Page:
Photographic Visions – Winter 2022
A curated international photography exhibition
January 13 – February 5 (1st session) and February 10 – March 5 (2nd session)
Click on the thumbnail to view the image. Click on the image for a larger view and information.
Photographic Visions is a biannual exhibition at PH21 Gallery, showing mini-series of the works of selected artists who submitted their portfolio for our solo exhibition competition. Our aim is to celebrate the work of photographers whose portfolio is progressive and visionary, forwarding photography in the 21st century.
Photographic Visions – Winter 2022 presents three images (in the form of mini-series) from twenty photographers in two sections.
To find out more about the photographers, please click their names to visit their websites.
Please return in a few days to view and order an exhibition catalogue.
January 13 – February 5 (1st session)
Kostis Argyriadis is a photographer born in 1981 in Thessaloniki, Greece. His photography vision currently lies within the triviality of everyday urban and life patterns.
For a year and a half, the world was in the grip of a health crisis unlike any experienced in my lifetime. "Just another Alice" is a series of shadowboxes through which I explore the feeling of being trapped at home while struggling to find joy and hope. With these images, I indulge in small pleasures, and look beyond the walls to memories of past trips and promises of new experiences. But more than that, they are a testament to the power of imagination, and the joy and strength we can gain through weaving stories.
My collages start with prints of my own mannequins’ photographs. By adding snippets and cutouts from magazines, newspapers, pamphlets or any other print material I start creating tableaus that appear absurd and strange. I work on these collages without a conscious idea at first. They are mere fragments of a surreal world created by my subconscious. I then rephotograph the collages. Some of these compositions become more fantastical when I process them as negatives and some are more pictorial in black and white.
Lately, I have been taking photographs of reflections in windows. I started to do this in April 2020 just as the world started to shut down as a result of the COVID-19 pandemic. Looking back at some of these pictures, I now wonder if I was simply trying to see my immediate surroundings in an alternate way. Taking a photograph within a reflective surface instantly collages multiple planes of view and abstracts ordinary details. The resulting image offers the opportunity to escape the present reality and experience another perspective of the usual.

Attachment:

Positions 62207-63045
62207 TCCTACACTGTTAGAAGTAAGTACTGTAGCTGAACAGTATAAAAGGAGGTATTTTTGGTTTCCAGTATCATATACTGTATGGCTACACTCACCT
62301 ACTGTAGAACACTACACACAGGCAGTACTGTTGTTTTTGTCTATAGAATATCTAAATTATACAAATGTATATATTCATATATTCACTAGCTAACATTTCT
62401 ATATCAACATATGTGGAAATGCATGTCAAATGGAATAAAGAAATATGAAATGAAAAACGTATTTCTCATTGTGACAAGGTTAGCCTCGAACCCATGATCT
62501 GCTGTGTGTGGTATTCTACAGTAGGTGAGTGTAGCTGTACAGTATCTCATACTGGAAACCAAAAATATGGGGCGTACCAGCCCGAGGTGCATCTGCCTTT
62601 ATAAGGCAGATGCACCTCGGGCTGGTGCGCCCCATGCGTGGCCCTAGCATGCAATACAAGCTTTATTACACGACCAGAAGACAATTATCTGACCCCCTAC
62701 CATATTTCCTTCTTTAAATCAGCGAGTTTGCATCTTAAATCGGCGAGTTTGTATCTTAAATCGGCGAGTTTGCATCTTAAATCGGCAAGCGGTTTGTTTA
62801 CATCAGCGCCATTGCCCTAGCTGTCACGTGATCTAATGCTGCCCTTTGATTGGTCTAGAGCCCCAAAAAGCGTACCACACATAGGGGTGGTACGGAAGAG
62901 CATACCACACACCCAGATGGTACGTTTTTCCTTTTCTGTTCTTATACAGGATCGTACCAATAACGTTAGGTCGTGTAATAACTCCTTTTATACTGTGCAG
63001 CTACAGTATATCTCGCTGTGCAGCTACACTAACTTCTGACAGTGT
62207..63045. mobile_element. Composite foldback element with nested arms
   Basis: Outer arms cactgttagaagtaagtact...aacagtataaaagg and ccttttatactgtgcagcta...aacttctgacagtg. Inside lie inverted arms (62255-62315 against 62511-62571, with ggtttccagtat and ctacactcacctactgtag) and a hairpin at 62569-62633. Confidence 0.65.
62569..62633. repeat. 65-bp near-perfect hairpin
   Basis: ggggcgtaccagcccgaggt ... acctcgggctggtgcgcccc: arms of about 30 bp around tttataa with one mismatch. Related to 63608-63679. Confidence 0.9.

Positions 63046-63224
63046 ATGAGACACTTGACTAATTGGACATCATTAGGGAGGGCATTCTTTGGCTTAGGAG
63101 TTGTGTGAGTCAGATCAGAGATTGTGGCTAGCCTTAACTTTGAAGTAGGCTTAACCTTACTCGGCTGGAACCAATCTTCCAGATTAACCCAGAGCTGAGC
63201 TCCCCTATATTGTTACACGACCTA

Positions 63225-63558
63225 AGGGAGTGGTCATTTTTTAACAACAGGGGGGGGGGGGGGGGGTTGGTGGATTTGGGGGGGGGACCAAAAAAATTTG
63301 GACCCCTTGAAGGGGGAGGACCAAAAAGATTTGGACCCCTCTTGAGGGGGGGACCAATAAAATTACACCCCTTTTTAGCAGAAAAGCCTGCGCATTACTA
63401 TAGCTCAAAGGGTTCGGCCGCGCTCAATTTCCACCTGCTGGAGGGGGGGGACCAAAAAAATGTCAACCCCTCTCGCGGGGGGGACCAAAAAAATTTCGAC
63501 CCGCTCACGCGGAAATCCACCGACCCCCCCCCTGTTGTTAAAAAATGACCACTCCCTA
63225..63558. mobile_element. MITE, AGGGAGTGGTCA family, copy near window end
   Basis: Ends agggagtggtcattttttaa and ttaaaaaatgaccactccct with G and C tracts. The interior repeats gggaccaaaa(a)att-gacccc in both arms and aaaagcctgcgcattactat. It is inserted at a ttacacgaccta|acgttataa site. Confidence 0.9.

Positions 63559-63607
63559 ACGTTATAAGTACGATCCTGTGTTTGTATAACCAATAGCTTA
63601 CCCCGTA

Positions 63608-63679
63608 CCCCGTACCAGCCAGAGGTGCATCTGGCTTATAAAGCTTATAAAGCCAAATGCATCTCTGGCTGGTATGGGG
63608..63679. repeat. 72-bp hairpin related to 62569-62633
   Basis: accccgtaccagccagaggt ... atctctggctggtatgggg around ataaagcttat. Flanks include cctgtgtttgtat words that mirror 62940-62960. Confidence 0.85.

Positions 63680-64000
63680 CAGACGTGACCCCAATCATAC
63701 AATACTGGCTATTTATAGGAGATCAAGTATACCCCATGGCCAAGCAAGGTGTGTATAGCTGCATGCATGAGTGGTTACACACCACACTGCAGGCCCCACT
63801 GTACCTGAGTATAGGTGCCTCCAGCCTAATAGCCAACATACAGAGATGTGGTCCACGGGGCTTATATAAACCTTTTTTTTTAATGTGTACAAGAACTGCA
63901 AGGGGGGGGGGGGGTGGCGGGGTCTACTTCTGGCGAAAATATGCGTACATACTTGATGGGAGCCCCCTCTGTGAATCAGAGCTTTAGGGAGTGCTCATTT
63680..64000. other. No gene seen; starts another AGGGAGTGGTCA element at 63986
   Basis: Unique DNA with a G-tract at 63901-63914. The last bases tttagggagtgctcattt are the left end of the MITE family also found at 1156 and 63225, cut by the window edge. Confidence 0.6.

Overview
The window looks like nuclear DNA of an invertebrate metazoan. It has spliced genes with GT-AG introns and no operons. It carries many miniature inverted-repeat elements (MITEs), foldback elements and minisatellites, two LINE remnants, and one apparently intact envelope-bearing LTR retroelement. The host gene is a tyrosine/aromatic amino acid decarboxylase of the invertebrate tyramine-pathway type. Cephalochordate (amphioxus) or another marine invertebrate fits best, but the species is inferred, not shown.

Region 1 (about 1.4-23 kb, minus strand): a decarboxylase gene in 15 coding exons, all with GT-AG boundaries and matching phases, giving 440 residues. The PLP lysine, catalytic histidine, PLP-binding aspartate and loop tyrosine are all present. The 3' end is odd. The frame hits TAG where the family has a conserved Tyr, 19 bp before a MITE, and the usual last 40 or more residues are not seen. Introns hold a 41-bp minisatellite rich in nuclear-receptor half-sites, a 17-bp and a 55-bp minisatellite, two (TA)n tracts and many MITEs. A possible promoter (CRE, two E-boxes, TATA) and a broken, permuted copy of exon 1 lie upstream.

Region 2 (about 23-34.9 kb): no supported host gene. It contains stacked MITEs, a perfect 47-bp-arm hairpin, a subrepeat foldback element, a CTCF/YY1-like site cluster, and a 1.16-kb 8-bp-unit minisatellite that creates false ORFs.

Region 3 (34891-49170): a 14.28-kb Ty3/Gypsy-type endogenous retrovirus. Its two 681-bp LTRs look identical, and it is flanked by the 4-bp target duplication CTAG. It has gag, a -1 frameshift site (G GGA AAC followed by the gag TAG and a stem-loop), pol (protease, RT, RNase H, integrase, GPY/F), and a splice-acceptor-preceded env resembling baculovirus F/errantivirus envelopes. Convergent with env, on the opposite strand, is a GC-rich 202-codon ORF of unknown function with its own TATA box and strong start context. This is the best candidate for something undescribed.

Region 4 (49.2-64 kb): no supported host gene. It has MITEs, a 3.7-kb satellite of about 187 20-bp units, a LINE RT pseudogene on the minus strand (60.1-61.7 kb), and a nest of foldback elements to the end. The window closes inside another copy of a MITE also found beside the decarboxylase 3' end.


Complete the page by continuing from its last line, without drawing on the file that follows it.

Lux in tenebris offers an intimate immersion that take the viewer on an unprecedented and intimate sea journey. . Vincent Jendly embarked on five merchant marine cargo ships to experience his ambivalent relationship with water, developed after having escaped drowning as a child. On his first trip, when Jendly sees an indeterminate glow on the horizon, he sees himself opening his eyes after his accident, in the bright light bathing his loved ones who are watching over him, and he sees life in death.
The Bride Who Ran Away is a series about domestic abuse and finding the courage to escape from it. It is also my story. (They are all my stories, but this one I truly lived, not imagined). We all know what a black eye looks like. I chose instead to use beautiful images to glorify the bravery of her departure.
Short artist statement: "My photographs are based on rebuilding my own life. Things that seem simple can become complicated, so I focus on the essentials in my pictures; no frills, no unnecessary, out of place things. I strip down and highlight the detail that everyone passes by, but without which everything would be empty. Our life is like that."
These works from my Dilemmas series are pondering on the relationships between different substances and forms of life. It also reflects on an inter-changeable play of color and form. Being inspired by ballet as a genre of art, Dilemma's works are artistic metaphors for some of philosophical questions, such as app, appreciation of different stages of life, transitions between yesterday and tomorrow, transformation of beauty. It is also an effort to preserve memorable moments. Or to create them.
I'm drawn to dark and psychological issues, to life changes and to a mix of vulnerability and strength. I strive to compile atmospheres, moods and feelings in my work. ‘Black Waves’ is an expressionistic and metaphorical project that explores the dark depths of grief. It’s a based on the true story of a friend of mine, who lost her 19 year old daughter Eva to suicide on a holiday with her boyfriend in France in 2012. The series is a personal visual interpretation of the 7 diaries full of grief that I received from the mother of Eva.